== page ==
The IEA warns that the advance of green energy is unstoppable but it is not enough nasshliski

The executive director of the International Energy Agency (IEA), Fatih Birol, today highlighted the “unstoppable” progress of clean energy, although he warned that the pace of containing greenhouse emissions is not sufficient for neutrality. in carbon by 2050.

Birol spoke at the opening session of the ministerial meeting in Paris of the International Energy Agency (IEA) commemorating its 50th anniversary, where he wanted to emphasize that clean energy is advancing “faster than many people believe.” He illustrated this by recalling that in 2001, the weight of wind and solar energy in global electricity production was 0.25%, when in three years their relative weight will reach 25%.

Renewable electricity pull

According to their calculations, global demand for fossil fuels will hit the ceiling before the end of a decade thanks to the rise of renewable electricity and the take-off of the sale of electric vehicles. Birol called to prevent countries from slowing down or suspending their clean energy incentive policies, and among his arguments he noted that they would lose the business opportunity that is being created.

“In ten years, the size of the market for manufacturers of clean energy technologies will reach one trillion dollars,” he stated before noting that there is competition among countries to have leadership in the sector or not to miss the boat.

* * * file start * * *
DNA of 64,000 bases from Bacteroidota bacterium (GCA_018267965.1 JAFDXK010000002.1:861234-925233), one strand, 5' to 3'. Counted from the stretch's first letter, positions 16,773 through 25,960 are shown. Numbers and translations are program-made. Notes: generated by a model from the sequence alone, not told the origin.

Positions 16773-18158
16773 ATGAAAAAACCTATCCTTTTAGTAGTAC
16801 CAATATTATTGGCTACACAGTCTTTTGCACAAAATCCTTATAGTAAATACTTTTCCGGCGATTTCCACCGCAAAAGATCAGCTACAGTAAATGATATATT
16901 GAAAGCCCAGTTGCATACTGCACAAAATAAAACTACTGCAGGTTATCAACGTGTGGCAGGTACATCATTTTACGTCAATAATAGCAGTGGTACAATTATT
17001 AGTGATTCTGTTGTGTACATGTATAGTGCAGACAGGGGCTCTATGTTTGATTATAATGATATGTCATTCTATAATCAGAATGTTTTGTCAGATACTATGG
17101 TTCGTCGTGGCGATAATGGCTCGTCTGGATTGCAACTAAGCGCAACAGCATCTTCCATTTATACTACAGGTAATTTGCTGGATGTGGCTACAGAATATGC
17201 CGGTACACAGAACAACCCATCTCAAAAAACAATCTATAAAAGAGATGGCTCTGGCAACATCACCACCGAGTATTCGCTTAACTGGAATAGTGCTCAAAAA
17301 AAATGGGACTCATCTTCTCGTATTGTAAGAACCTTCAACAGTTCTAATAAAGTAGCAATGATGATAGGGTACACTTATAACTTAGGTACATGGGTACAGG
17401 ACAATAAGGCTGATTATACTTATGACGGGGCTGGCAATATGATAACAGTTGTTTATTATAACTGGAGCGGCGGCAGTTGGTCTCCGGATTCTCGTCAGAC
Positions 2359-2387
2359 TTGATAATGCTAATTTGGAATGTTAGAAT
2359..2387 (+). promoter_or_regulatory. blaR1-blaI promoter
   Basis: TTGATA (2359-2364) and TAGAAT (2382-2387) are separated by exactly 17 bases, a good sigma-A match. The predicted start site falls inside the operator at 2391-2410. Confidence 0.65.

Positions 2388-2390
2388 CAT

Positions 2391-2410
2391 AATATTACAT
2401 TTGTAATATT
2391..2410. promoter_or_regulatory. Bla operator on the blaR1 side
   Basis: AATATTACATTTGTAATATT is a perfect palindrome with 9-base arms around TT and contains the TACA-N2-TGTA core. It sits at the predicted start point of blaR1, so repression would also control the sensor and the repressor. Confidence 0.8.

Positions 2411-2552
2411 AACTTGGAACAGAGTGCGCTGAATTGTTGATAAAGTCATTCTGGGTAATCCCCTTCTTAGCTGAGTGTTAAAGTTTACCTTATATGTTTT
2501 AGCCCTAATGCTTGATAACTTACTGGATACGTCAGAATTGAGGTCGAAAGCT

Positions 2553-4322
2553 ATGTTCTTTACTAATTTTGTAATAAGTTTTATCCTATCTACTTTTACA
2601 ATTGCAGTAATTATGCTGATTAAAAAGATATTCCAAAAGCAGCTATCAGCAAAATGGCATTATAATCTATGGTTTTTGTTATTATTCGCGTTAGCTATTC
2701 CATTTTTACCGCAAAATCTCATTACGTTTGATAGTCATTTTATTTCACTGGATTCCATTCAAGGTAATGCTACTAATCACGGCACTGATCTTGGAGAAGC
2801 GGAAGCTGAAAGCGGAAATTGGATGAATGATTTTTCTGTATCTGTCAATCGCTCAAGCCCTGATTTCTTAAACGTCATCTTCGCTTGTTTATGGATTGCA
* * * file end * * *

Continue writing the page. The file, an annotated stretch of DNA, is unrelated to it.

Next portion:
Massive expansion to achieve goals

For Birol, between now and 2030 there must be a gigantic expansion of clean technologies, which includes solar and wind energy, electric cars, or nuclear energy for countries that opt ​​for it. Although it may not be enough to reach carbon neutrality by mid-century because in 2030 we will have to rely on technologies that are not mature now from a technical or economic point of view. And that happens, according to the head of the IEA, because of “innovation.”

Ministerial meeting in Paris

The agency’s 50th anniversary meeting, which runs until Wednesday, is co-chaired by Ireland and France and is attended by 31 ministers from member countries and other partners, such as Colombia, Costa Rica, Egypt, Kenya, Senegal, Singapore and Ukraine.

Among the special guests are the president of the European Commission, Ursula von der Leyen, the United States climate envoy, John Kerry, and the former president of Ireland, Mary Robinson.

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